• Many lines from the movie have been quoted in other Transformers media (e.g. "One shall stand, one shall fall", "I still function", "Soundwave superior"). Though once applauded, fans are now sick of hearing them over and over, to where even Prime himself got sick of it in The Transformers: Robots in Disguise:
    Galvatron: Today -— one shall stand, and two shall fall!
    [Prime decks Galvatron]
    • Optimus Prime's death was very unexpected and shocking, as the audience reactions can attest to. Nowadays, with every other incarnation of Prime dying and coming back to life at least once, it can be hard for modern viewers to see what the big deal was about.
    • Heck, just a piece of Transformers fiction killing off characters has fallen into this. Parents and children alike were shocked to see the characters that had before just flown off into the sunset at the end of every adventure get killed en masse. After series like Beast Wars and pretty much every comic series followed the Anyone Can Die rule, it can be hard to see why killing off the franchise's characters would surprise people.
  • Signature Scene:
    • Optimus' final fight against Decepticons while Stan Bush's The Touch plays in the backgrounds.
    • Optimus Prime's death, immediately after the aforementioned fight.
  • Suspiciously Similar Song: The Unicron melody is very similar to the Ivan Drago theme from Rocky IV, which Vince DiCola also composed for.
  • Take That, Scrappy!: While most likely unintentional, Grimlock's first words towards Wheelie is saying that he hates him, right before swatting him.
  • They Wasted a Perfectly Good Character:
    • Inverted with regards to Ultra Magnus when he's destroyed. After Magnus is brought back to life, he doesn't do much and the Matrix is passed on to Hot Rod. He could have stayed dead and it wouldn't have made a difference.
    • Kranix could've been potentially interesting as an ally to the Autobots, especially considering how much he seemed to know about Unicron. There was also potential for developing him as a character to see how he kept himself going from day to day knowing he was The Last of His Kind.
    • Plenty of the new characters, especially Scourge, Cyclonus, Blurr, Springer, and Arcee, get very little characterization and don't have much of anything to do in the actual plot aside from the occasional fight scene. The third season helped them shine, though.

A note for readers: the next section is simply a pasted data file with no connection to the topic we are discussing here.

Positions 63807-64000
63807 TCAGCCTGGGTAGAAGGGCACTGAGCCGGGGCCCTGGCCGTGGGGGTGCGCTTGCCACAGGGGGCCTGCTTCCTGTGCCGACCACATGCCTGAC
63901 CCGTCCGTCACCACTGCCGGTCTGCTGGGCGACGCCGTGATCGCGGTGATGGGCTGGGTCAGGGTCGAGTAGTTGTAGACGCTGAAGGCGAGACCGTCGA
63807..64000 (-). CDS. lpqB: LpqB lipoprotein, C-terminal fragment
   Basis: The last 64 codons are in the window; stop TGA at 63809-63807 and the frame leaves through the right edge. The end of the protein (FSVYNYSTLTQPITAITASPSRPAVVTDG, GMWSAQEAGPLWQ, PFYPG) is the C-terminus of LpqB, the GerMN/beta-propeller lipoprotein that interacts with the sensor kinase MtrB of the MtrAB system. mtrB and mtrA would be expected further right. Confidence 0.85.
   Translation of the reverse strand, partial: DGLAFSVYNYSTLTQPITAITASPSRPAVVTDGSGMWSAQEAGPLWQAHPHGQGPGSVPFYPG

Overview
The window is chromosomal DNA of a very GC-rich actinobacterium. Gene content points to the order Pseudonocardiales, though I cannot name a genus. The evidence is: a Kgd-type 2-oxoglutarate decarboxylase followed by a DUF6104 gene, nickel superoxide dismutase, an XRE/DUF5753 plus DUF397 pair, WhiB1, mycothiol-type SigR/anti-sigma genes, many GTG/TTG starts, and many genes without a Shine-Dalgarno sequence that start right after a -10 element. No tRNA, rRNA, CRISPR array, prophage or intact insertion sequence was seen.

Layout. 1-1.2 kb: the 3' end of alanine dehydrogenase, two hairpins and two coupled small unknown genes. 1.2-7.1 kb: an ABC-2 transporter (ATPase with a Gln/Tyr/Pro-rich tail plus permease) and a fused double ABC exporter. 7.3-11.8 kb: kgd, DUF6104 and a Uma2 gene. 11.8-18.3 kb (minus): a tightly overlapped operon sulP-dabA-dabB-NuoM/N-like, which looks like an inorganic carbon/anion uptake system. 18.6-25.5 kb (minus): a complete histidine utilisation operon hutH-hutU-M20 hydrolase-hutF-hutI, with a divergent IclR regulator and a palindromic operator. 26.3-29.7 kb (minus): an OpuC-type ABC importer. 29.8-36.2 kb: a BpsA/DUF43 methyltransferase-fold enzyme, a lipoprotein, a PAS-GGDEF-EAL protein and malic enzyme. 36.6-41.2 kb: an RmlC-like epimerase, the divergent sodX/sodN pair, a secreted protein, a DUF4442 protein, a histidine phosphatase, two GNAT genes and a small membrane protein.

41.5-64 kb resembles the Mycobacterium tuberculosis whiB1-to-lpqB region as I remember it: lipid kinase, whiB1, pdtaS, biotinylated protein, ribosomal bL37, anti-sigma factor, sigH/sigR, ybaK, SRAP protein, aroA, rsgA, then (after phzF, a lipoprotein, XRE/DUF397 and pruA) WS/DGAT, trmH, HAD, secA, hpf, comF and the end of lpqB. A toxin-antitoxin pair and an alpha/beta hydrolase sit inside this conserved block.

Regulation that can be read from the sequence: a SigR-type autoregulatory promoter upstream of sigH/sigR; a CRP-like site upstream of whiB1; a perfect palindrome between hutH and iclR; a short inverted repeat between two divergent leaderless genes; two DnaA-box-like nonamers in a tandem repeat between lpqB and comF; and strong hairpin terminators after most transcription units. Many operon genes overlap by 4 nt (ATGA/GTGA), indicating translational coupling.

• During the reformation scene, Unicron introduces Galvatron to Cyclonus' Armada... consisting of only one member who vanishes without a trace immediately after to seemingly be replaced with another Sweep, making you wonder why he existed in the first place. Wouldn't it have been cool for Galvatron to have more than one type of Mook at his disposal?
  • Urban Legend of Zelda: Every now and then you might find a claim that says that Optimus turned into dust after he died, or that there's a cut that includes all kinds of horrible violence. Neither exists, with people likely misremembering Starscream's disintegration being part of Prime's death.
  • Villain Decay: Unicron, for the most part, is scary. He is shown to be able to destroy anything on his path with ease, and blowing up a moon on his mouth was a No-Sell. And then once the movie is nearly over, the dinobots start to tear him apart even before Hot Rod uses his only weakness and destroys him by grabbing the MacGuffin.
  • Vindicated by History: At the time of release, the movie was slammed by critics and failed to make back its budget. Nowadays, it is one of the most beloved Transformers works for its contributions to the lore and sheer Rule of Cool.
  • What an Idiot!:
    • The infamous scene where Hot Rod attempts to "help" Prime defeat Megatron. The poor kid seemingly forgets about all of his built-in weaponry (even if we assume his guns had run out of ammo, he still had a sawblade that he could have used to slice off Megatron's arm or head) and proceeds to tackle the Decepticon leader with his bare hands, costing Optimus his chance at a clear shot. Even so, it doesn't look too great on Optimus' part either since he spends time commenting on how odd it is for Megatron to beg for mercy instead of not taking any chances and proceeding to blow his head apart with a laser blast, or at least shooting in the brief period between Megatron picking up the gun and Hot Rod tackling him.
    • Upon getting the Matrix, Galvatron decides to use it to enslave his planet-destroying master who can Mind Rape him, and he doesn't test to make sure he can open it until the moment he begins to threaten him. Sure pal, that will work out great for you.
    • Instead of simply crushing Galvatron between his fingers and destroying the Matrix with him, Unicron drops him into his mouth, and doesn't even bother using his Mind Rape powers to force Galvatron to destroy the Matrix once it's clear that he is not currently melting in his digestive system. It's like Unicron wanted to die.
    • Speaking of Unicron, instead of punishing Galvatron by destroying Cybertron with the massive cannon/vacuum he has, he instead transforms and starts punching it.
  • What Do You Mean, It's for Kids?: As noted under Darker and Edgier, this film surprised a lot of parents (and children) who expected the same lighthearted tone as the TV series, only to see hordes of Autobots die in the first ten minutes. And Spike clearly says "shit".